A Woman in Qatar Wrote a Book About Love, and It Was Banned


Love Comes Later is the the first novel in English that is set in Qatar. I wrote it. On February 9, I sent the manuscript to the Ministry of Culture so I could get approval for it to be sold in Qatar. All books sold in Qatar must clear the Ministry of Culture. The novel, my second, took three years to complete.

At book events in Qatar and the United States the book has been well received. There have been 73 reviews on Amazon, with an average rating of 4.5 stars. The book has won three awards. Time Out Doha interviewed me about it.

After I submitted the manuscript, I waited for the Ministry of Culture to get back to me. Then, in late February, after two weeks of follow-up calls to see if we were making any progress, I finally reached someone who said they could not find any trace of the book being submitted. So, I offered to go in person to the ministry with a copy of the book. They asked me to find out who the book had been sent to so they could try to find it.  When I called back, they said they had found the book and there was no need for a meeting because they would first read it and then prepare a report to send to the Sheikha. At this time, I was told “this book is about Qatari culture, and so will take extra time” to review. I said that I would like the opportunity to review any changes the ministry might want and that I would consider issuing a special Doha edition if there was anything deemed unsuitable in the book.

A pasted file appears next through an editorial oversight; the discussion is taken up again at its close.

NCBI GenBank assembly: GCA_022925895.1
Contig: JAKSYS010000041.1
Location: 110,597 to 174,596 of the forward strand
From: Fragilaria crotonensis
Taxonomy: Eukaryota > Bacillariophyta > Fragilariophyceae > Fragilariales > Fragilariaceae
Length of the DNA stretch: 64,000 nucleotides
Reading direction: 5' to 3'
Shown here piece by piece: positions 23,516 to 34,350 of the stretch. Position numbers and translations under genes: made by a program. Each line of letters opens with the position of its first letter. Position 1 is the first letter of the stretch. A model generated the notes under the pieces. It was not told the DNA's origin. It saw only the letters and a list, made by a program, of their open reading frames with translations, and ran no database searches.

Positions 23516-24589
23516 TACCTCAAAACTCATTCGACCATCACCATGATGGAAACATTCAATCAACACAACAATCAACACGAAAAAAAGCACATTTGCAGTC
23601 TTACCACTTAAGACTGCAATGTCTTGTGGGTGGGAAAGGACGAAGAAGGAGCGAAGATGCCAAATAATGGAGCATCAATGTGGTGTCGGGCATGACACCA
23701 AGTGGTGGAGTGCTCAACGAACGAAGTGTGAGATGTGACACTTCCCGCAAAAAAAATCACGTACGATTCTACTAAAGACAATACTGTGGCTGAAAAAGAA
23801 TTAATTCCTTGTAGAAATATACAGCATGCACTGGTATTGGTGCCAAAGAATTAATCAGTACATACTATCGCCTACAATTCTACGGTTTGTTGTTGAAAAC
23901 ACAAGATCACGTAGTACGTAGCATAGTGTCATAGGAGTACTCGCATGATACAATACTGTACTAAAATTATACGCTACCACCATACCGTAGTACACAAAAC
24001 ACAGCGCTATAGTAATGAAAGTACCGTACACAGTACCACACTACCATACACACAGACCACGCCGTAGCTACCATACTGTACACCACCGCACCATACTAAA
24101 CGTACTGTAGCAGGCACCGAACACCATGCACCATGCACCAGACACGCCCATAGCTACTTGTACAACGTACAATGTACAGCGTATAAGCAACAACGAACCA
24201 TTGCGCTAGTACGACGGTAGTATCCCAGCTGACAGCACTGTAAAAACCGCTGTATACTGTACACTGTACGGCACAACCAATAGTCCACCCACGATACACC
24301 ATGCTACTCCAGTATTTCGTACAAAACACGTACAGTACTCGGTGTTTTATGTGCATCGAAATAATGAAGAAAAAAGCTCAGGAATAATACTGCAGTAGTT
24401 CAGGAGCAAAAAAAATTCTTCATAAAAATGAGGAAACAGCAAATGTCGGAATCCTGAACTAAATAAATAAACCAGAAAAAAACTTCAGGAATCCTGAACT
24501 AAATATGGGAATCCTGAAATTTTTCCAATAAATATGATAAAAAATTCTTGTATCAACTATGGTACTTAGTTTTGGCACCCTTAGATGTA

Then, nothing. On March 3, I called again.  On March 6, I reached a human being, and I was told he’d be in touch. He was not. I called back on March 9, to no avail. Then, finally, on March 10, I received a call from the distributor saying they had been told the book was banned because it was about Qatar. There was no further information.

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